First, the idea has to have an immediate "cool" factor. There are two main reasons for this--it needs to appeal to writers and is needs to appeal to readers.

An anthology is, of course, composed of short stories and in order to get good short stories to fill your anthology, you need to have an idea that appeals to writers. When you give your elevator pitch for the theme to an author, their eyes need to light up and they need to say, "Oooo! That's cool! I already have an idea for it!" That initial idea they have is probably too cliche or obvious, but the key fact is that your theme must seize a writer by the throat with its awesomeness and squeeze the creative juices out of them. If you propose your theme and the writer sits back and says, "I need to think on this to see if I can come up with something, I'll get back to you," then the anthology has already failed. If you can't inspire the writers to write stunning stories, then you won't be able to pull the readers in either.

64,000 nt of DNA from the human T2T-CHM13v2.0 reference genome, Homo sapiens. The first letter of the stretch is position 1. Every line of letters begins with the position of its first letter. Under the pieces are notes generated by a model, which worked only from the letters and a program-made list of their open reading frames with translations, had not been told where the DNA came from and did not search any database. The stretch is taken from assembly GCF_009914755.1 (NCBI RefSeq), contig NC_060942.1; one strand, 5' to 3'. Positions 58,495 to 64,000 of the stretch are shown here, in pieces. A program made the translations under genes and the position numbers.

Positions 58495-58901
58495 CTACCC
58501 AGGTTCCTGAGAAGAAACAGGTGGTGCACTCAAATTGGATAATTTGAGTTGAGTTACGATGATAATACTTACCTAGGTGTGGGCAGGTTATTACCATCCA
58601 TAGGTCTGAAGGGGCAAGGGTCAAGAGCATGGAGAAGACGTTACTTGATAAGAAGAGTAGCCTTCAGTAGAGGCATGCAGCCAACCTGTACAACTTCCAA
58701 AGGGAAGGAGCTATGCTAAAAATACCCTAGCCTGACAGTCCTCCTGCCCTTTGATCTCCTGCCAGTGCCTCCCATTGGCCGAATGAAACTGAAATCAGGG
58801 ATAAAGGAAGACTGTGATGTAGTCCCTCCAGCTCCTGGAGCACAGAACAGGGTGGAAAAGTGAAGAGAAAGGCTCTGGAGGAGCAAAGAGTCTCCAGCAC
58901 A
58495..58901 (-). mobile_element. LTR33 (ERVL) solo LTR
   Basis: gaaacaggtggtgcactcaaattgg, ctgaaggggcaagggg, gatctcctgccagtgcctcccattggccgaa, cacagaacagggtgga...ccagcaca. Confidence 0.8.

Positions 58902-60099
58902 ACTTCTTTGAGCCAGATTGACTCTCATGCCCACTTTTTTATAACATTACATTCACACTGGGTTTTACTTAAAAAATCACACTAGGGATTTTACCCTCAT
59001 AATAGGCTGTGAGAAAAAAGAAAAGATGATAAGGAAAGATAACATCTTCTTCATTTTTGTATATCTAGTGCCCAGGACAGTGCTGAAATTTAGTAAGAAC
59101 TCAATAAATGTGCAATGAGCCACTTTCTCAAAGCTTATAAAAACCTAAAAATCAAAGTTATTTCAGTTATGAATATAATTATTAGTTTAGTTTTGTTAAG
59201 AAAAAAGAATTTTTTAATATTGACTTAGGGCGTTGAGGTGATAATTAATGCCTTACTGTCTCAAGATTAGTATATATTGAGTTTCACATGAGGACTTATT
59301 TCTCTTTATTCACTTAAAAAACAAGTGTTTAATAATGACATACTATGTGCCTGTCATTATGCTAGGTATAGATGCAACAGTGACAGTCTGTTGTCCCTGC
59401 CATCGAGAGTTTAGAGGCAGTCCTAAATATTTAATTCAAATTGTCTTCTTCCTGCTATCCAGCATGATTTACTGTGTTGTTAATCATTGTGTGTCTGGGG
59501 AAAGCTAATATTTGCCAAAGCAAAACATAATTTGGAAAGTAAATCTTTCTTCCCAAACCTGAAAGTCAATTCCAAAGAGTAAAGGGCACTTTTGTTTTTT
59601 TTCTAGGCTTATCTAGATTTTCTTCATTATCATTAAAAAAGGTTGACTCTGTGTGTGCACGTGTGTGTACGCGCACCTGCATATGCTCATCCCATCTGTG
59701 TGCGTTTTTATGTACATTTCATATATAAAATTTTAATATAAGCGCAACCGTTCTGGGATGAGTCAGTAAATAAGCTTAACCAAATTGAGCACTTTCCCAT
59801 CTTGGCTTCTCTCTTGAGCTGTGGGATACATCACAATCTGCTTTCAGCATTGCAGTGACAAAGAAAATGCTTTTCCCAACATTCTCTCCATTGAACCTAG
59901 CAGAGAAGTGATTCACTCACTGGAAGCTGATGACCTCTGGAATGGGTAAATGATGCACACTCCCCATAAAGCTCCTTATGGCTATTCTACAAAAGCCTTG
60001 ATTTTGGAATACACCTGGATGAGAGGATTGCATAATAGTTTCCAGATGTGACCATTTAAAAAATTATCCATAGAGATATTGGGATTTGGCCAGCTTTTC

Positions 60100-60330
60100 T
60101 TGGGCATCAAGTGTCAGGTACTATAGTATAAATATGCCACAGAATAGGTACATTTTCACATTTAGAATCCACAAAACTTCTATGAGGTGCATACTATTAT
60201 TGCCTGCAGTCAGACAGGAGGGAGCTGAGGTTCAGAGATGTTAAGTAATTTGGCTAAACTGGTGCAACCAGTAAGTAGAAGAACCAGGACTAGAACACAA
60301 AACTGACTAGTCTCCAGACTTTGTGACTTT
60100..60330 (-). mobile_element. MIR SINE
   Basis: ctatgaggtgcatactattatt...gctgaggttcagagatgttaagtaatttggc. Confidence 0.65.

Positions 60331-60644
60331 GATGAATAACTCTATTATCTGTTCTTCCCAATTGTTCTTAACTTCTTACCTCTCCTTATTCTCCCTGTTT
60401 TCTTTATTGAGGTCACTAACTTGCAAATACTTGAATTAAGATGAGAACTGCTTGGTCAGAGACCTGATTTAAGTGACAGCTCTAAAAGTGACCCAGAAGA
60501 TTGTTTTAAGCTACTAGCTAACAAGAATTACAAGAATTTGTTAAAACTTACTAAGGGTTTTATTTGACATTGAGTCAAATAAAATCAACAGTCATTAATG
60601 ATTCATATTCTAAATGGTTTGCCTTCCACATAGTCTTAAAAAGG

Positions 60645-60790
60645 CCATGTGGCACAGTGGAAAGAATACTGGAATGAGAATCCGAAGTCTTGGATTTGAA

And that's the second thing about the theme's "cool" factor: it needs to draw in readers. You want people to buy the anthology, don't you? Well then, it better have a theme that makes readers sit up and say, "That rocks! I must have this anthology!" If you give the reader the elevator pitch, they need to immediately ask, "Where's the book?" Otherwise, it's never going to sell.

But a stunning "cool" factor isn't enough either. Your theme needs to be focused and broad all at the same time. It can't be too narrow, because then you'll end up getting a set of stories that are all exactly the same, and no one wants to read an anthology of story after story where they all involve exactly the same characters, set-up, setting, or outcome. There needs to be some room for variety, for the authors to interpret the theme in different and unique ways. For example, an anthology about werewolves with vampire lovers and an aversion to the night and the moon. You might get a few good stories with that theme, but once you put fifteen of them together in an anthology, they're going to start to sound repetitive.